If you’re employed in the province of British Columbia, you’ll probably be curious as to what the minimum wage is and how much you can earn. You might even want to know how to calculate the statutory holiday pay. Or perhaps you’d like to learn more about the history of the minimum wage in Canada.
History of the minimum wage in Canada
The history of the minimum wage in Canada dates back to the early 20th century. The first minimum wage policies were enacted in 1918 and were primarily intended to protect women and children in the labour force. Other provinces followed suit in subsequent years.
The minimum wage is the lowest rate of pay that an employer can legally pay to an employee. The minimum wage is calculated based on the Whitehorse consumer price index (CPI) from the previous calendar year.
Minimum wages are usually adjusted on an ad hoc basis by governments. Some provinces have a statute requiring them to review their minimum wage standards each year. Nevertheless, some provinces are not obliged to change their minimum wage rates.
The first minimum wage legislation was enacted in British Columbia and Manitoba in 1918. Other provinces followed suit, including Saskatchewan, Nova Scotia and Prince Edward Island. In later years, other countries also adopted minimum wage policies.
British Columbia minimum wage (current)
The current minimum wage in British Columbia is the highest in Canada. It is expected to be increased further.
The Canadian government sets the minimum wage in order to protect vulnerable workers. The minimum wage is based on the cost of living in each province and territory.
Typically, the minimum wage is referred to as a number of dollars per hour. Employers are required to raise pay whenever the minimum wage changes. It is not uncommon for an employee to earn more than the new minimum.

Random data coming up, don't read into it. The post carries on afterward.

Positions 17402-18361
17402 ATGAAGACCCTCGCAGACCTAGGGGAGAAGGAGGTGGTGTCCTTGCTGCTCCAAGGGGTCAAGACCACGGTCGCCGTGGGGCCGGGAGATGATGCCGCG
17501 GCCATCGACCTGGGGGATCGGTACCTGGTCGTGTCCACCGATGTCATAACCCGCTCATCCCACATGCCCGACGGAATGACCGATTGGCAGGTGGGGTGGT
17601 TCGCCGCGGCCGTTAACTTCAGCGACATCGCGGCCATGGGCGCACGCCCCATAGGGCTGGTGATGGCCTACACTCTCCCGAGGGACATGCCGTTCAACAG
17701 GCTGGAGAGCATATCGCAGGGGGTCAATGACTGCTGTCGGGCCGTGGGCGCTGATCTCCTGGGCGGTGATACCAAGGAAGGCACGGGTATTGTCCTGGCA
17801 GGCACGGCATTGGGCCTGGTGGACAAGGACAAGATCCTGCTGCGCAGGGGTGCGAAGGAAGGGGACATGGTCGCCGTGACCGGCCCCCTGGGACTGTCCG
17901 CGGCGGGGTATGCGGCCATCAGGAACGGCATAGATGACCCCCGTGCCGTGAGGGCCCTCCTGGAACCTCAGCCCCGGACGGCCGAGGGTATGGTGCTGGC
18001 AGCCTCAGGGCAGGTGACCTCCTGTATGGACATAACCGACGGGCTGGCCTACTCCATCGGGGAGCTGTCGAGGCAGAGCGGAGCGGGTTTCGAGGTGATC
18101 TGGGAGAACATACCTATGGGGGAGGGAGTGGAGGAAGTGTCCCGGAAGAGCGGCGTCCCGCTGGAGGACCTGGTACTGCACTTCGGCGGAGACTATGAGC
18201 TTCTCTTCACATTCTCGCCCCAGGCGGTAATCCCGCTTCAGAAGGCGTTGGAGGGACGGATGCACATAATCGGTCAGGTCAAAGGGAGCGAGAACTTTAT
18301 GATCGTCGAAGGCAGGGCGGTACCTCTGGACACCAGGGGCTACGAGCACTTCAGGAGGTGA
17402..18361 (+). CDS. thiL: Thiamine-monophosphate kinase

The Consumer Price Index (CPI) is a measure of inflation. The CPI measures the cost of items such as food and housing. A 10 percent increase in the minimum wage is associated with a 1% to 4% drop in employment rates for teens and young adults.
Linking wages to the CPI is not keeping up with the actual cost of living
In recent years, many workers have been hit hard by the burgeoning cost of living. In particular, the low pay earners have been left behind. The fact that minimum wage workers can barely make ends meet is a serious drawback.
There are ways to mitigate the cost of living on a worker’s pocketbook. One of the best options is to negotiate for a fair wages. A union is a powerful tool. Not only can it protect workers from the onslaught of rising costs, but it also can make sure that the smallest of raises goes a long way.
The CPI is not the only measure of inflation. The Bureau of Labor Statistics uses a series of interrelated samples to produce the Consumer Price Index. This allows for the more accurate measurement of the changes in an overall price level.
Increases in non-hourly rates paid to live-in home support workers, live-in camp leaders and resident caretakers
There are many federal programs aimed at ensuring that older adults can age in place without compromising their independence. Some of the most popular include home care and community care. Some of these services are delivered via live-in home support workers, camp leaders and resident caretakers. These workers may be paid less than their colleagues, or not at all. In fact, some live-in caretakers are paid less than the minimum wage and are lucky to get one meal a day. For instance, some live-in camp leaders are paid a pittance for all the work they do. In some cases, the employer pays for room and board, but they may well reduce the wage by as much as $0.60 a day. The most cost-effective cities for in-home care include: El Centro, Sacramento, Santa Cruz and Visalia.
Calculating statutory holiday pay
When calculating statutory holiday pay using BC minimum wage, you’ll need to keep several things in mind. First, you’ll want to make sure that you’ve been working for at least 30 days prior to the statutory holiday. If you haven’t, you won’t be eligible for statutory holiday pay. Secondly, you’ll need to know how much you’ve been earning in the previous 30 days.
When you’re calculating statutory holiday pay, you’ll need to divide the total wages paid by the number of days worked. For example, if Jane has earned $3,220 in the past 30 days, she’ll need to divide $3,220 by 15.
If you’re not working a statutory holiday, you’ll be paid an average day’s salary. You’ll be paid 1.5 times your regular rate of pay for the first 12 hours you work on a statutory holiday. For any hours over 12 hours, you’ll be paid twice your normal rate of pay.